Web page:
Collaboration

Are utilities too well connected?


On Saturday the Washington Post reported on the CIA's divulgence of information relating to cyber attacks on utility companies (electricity, oil, gas and water) outside of the US.  The CIA's comments were obviously meant to alert service providers to an increasingly serious threat that in at least one case has led to a power outage blacking out multiple cities.At a New Orleans security conference for utility firms, Tom Donahue, the CIA's top Cyber-Security analyst told an audience of over 300 government officials, engineers and security specialists: "We do not know who executed these attacks or why, but all involved intrusions through the Internet," It's suspected that inside information may have been involved in many of the know cases although there's no evidence to back that up at present.

Ralph Logan, principle of Cyber-Security firm the Logan Group explained that over the past year to 18 months there has been "a huge increase in focused attacks on our national infrastructure networks . . . coming from outside the United States," It's important to remember that probing and attacks from outside of the US don't necessarily indicate terrorist activity--in fact there are many groups who would value the ability to disrupt utilities including foreign governments and organised criminals whose target would be extortion.

Poor security practice and the rapid increase in remote control and monitoring systems have left utility firms exposed.  Power sub-stations, dams and pipelines can all see running costs reduced substantially and reliability increased through the use of remote control and monitoring, however it seems that the additional exposure and vulnerabilities introduced could offset those benefits.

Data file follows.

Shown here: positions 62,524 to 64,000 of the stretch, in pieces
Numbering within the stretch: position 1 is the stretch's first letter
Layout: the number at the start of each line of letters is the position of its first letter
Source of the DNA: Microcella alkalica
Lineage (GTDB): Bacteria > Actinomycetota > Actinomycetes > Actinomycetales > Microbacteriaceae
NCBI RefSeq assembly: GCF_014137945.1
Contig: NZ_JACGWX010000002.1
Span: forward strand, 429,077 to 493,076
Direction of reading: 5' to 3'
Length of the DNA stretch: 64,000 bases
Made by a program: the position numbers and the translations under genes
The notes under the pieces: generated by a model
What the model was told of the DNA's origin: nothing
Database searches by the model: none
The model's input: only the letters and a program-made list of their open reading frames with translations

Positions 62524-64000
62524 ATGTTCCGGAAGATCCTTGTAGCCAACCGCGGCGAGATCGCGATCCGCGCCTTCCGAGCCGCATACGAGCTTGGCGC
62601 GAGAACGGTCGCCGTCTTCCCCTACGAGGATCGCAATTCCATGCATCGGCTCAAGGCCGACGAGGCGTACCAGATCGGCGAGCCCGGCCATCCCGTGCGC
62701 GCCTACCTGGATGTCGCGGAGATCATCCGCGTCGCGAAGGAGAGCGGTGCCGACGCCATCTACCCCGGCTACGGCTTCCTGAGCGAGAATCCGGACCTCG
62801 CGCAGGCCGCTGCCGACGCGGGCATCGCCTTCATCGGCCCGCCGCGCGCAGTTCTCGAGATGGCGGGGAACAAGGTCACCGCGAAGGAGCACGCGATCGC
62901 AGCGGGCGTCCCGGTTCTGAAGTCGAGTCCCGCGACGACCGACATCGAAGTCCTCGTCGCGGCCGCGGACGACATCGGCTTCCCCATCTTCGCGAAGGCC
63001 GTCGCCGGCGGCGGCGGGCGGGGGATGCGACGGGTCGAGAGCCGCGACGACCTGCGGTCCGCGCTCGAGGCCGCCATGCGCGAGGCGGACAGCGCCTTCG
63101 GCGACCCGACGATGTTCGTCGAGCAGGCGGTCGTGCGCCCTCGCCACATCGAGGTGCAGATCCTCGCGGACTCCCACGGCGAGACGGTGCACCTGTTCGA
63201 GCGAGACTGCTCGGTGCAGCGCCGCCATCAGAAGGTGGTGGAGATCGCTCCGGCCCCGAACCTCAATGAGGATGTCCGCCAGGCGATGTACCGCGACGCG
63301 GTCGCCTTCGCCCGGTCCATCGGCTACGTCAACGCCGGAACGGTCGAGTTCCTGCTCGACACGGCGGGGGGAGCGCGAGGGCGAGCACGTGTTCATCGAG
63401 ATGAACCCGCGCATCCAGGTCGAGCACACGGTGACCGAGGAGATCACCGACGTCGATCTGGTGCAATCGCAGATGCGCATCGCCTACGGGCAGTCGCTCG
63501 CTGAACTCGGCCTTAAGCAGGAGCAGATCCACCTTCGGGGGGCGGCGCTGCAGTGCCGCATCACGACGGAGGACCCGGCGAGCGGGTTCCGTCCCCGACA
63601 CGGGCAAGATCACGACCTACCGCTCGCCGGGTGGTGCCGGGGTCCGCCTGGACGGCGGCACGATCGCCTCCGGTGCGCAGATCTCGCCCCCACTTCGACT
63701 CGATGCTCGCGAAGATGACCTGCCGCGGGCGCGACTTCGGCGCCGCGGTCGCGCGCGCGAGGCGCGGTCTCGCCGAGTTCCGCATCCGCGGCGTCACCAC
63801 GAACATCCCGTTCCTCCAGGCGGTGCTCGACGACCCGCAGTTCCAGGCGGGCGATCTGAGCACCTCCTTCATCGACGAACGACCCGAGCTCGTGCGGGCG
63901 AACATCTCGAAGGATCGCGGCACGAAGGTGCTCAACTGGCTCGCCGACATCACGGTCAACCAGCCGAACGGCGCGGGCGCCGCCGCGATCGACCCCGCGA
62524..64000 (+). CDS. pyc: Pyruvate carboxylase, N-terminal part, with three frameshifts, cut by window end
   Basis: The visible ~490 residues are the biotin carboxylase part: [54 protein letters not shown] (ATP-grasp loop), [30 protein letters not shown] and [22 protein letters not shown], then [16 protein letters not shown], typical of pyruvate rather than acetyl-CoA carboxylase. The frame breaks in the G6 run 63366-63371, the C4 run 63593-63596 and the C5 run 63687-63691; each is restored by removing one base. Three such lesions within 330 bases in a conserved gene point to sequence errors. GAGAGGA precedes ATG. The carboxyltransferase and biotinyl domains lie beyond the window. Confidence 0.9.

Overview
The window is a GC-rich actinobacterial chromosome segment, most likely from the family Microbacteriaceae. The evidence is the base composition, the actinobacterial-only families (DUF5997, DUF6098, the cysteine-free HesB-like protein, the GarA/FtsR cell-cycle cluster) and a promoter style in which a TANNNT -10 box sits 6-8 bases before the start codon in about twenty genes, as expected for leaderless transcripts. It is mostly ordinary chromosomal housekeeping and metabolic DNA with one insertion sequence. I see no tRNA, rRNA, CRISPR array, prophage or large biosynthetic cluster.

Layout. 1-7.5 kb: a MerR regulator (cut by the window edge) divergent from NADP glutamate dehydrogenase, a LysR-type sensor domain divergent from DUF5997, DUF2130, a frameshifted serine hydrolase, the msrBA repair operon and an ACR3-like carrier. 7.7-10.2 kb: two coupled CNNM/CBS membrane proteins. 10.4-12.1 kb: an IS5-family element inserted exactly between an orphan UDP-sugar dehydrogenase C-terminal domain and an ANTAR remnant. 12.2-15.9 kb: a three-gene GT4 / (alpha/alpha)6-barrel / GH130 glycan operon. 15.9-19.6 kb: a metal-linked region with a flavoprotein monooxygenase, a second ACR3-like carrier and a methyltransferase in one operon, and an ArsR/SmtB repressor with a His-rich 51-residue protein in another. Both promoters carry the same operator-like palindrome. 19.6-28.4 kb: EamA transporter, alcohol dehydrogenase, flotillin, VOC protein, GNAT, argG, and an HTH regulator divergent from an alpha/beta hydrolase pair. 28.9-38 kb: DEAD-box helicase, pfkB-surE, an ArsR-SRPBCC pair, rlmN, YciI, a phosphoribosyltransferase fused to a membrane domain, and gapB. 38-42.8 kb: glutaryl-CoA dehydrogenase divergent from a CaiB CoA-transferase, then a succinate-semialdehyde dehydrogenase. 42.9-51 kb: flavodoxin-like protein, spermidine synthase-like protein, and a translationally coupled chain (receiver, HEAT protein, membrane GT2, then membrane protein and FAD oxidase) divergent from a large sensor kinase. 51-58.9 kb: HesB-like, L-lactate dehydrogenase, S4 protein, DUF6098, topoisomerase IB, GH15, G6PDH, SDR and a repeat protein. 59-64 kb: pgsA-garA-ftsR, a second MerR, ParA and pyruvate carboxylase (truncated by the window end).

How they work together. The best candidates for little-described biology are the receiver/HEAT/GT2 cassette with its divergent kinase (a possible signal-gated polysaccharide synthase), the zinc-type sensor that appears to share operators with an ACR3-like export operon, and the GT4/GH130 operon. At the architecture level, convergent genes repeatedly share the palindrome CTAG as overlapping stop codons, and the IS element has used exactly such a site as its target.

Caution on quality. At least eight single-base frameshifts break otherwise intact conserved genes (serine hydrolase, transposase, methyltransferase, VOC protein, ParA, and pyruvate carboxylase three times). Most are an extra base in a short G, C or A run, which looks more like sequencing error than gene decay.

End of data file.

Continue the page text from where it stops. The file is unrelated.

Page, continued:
I have to wonder why anybody in their right mind would connect an essential control system to the Internet in any way, shape or form.  Obviously cost reduction comes to mind as one obvious answer-using the Internet could significantly reduce communications costs when compared to a proprietary point to point networks but aren't those savings offset by the risk of massive disruption should those control systems be compromised?

5 comments
Michael Kassner
Michael Kassner

I find the comments rather alarmist. I do not feel that using probes and attacks in the same sentence are conducive to any logical conclusion, especially without any proof of compromise in the US. Any of the hundreds of IDS system I have setup will record multiple probes on a daily basis, yet this fact has no real significance unless an actual penetration has occurred.

seanferd
seanferd

I often wonder why sensitive networks are so bloody well connected to the public Internet. As to this bit where the Prez wants more cash to study or bolster security for government and industry networks, I can't understand why they don't just remove the connections to the sensitive materials, and secure their own systems. They aren't in the old Arpanet anymore, Toto. I haven't looked yet, but I'm betting that a lot of the info the CIA says it cannot divulge is accessible in foreign media. I'm too lazy to check right now, and must leave the comfort of my computer to work elsewhere.

Justin Fielding
Justin Fielding

If a device is so sensitive that interference could mean losing power to an entire city, or, even worse could put people in direct danger then physically secure it and secondly do not connect it to a network--especially not a publicly accessible one. Simple really!

jmgarvin
jmgarvin

How much do you miss? How many false negatives? How many things get through? Sure setting up an IDS is great, but sometimes we'll never know we've been penetrated. A prime example is the USB drive in the parking lot trick. All it takes in one to be plugged in...

Michael Kassner
Michael Kassner

I agree and in reality I should have defined what I consider a probe and an actual penetration.

Editor's Picks